By John Allison, Repost from Pittsburgh Quarterly
Without civil engineers, our world would fall apart. They are hidden brains behind what we civilians take for granted — all the marvelous methods for getting us from here to there, safe and sound. To observe its 100th anniversary, the Pittsburgh section of the American Society of Engineers has produced an indispensable survey of what has been built around here since, oh, 1681. Helpfully illustrated with maps and lush black-and-white photos, it starts with borders for Pennsylvania’s charter and takes us all the way to Uber’s self-driving vehicles, born out of Carnegie Mellon’s Robotics Institute.
The subtitle promises the history of roads, rails, canals and bridges. The “more” is even longer: the formation of Pennsylvania’s borders, public transportation, airports and aviation, drinking water and wastewater, navigation and flood control. The 16 contributing authors are either professional engineers or communications officers from the field. They have all struck a fine balance, giving the reader detailed information and history but not in excruciating detail. This is the best kind of coffee table book. You can pick up a chapter and read one passage, and find out something you are surprised to know by the time your coffee is finished.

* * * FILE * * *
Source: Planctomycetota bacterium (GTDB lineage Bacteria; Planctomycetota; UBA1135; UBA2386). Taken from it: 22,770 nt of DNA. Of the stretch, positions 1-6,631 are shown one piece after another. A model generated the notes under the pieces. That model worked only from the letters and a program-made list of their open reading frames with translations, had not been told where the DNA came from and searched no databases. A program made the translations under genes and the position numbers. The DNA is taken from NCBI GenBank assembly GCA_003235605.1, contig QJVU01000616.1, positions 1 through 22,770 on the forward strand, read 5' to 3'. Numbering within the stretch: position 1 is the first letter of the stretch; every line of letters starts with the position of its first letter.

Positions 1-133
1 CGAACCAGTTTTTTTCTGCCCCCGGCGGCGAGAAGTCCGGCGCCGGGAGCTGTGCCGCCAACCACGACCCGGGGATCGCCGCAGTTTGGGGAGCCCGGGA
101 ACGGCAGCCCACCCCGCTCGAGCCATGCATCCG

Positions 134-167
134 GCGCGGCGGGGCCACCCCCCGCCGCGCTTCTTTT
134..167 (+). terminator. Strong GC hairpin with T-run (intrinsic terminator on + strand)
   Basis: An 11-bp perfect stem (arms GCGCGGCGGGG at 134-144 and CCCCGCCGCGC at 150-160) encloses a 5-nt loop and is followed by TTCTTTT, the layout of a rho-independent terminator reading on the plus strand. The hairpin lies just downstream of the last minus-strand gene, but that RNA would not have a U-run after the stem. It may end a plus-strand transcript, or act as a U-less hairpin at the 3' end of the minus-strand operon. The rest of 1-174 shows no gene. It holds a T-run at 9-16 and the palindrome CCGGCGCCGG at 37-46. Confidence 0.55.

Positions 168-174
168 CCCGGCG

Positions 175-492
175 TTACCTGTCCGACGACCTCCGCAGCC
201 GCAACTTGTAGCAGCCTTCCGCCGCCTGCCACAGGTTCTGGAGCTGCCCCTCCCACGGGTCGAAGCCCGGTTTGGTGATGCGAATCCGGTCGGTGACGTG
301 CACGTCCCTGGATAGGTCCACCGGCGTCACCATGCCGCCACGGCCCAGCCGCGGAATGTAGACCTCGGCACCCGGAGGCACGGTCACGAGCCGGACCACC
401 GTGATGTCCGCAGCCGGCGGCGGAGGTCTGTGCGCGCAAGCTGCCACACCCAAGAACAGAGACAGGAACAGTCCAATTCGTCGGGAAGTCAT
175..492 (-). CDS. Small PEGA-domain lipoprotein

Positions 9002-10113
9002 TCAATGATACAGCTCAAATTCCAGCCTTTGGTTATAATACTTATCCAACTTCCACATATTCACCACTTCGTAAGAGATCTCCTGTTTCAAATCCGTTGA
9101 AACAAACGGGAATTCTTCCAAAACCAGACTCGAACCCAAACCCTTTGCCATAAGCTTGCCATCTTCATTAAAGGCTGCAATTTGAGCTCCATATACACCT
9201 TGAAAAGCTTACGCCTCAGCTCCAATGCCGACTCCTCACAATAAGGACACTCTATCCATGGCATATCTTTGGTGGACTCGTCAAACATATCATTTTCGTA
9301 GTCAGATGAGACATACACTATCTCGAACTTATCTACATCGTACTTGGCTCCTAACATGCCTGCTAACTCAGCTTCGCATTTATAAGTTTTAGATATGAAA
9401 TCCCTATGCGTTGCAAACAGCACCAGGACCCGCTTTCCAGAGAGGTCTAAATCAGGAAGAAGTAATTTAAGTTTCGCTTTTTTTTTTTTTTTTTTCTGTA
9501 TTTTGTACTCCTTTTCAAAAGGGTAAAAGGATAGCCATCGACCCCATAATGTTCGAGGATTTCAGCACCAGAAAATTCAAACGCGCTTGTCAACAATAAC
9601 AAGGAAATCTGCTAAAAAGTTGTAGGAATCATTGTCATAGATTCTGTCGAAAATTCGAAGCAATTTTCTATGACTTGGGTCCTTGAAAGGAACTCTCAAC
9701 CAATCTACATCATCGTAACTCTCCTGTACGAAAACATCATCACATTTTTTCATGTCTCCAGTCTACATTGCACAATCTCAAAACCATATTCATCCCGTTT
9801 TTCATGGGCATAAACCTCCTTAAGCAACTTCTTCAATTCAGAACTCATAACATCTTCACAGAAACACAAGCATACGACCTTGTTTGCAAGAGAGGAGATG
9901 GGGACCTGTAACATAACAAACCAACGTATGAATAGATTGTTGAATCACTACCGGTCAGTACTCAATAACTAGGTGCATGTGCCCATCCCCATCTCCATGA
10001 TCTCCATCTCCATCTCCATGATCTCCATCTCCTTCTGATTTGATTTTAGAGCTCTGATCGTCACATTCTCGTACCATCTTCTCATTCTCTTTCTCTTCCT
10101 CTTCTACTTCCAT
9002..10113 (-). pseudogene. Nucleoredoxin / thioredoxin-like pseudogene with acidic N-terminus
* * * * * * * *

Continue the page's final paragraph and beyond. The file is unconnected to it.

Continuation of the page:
Such as: How many bridges are in the city of Pittsburgh? This popular bar trivia question is answered with precision: 370 … to 700. “The total depends on the specific definition of a ‘bridge,’ ” which might sound like a Bill Clintonian answer, but it’s complicated. It’s 370 by “engineering standards,” and 700 if you count ramps, minor structures less than 20 feet, and other crossings that might be considered bridges to the amateur eye. “Any way you count it,” concludes the writer Todd Wilson, P.E., “there are a lot of bridges.” As I said, this book ends up serving the general audience.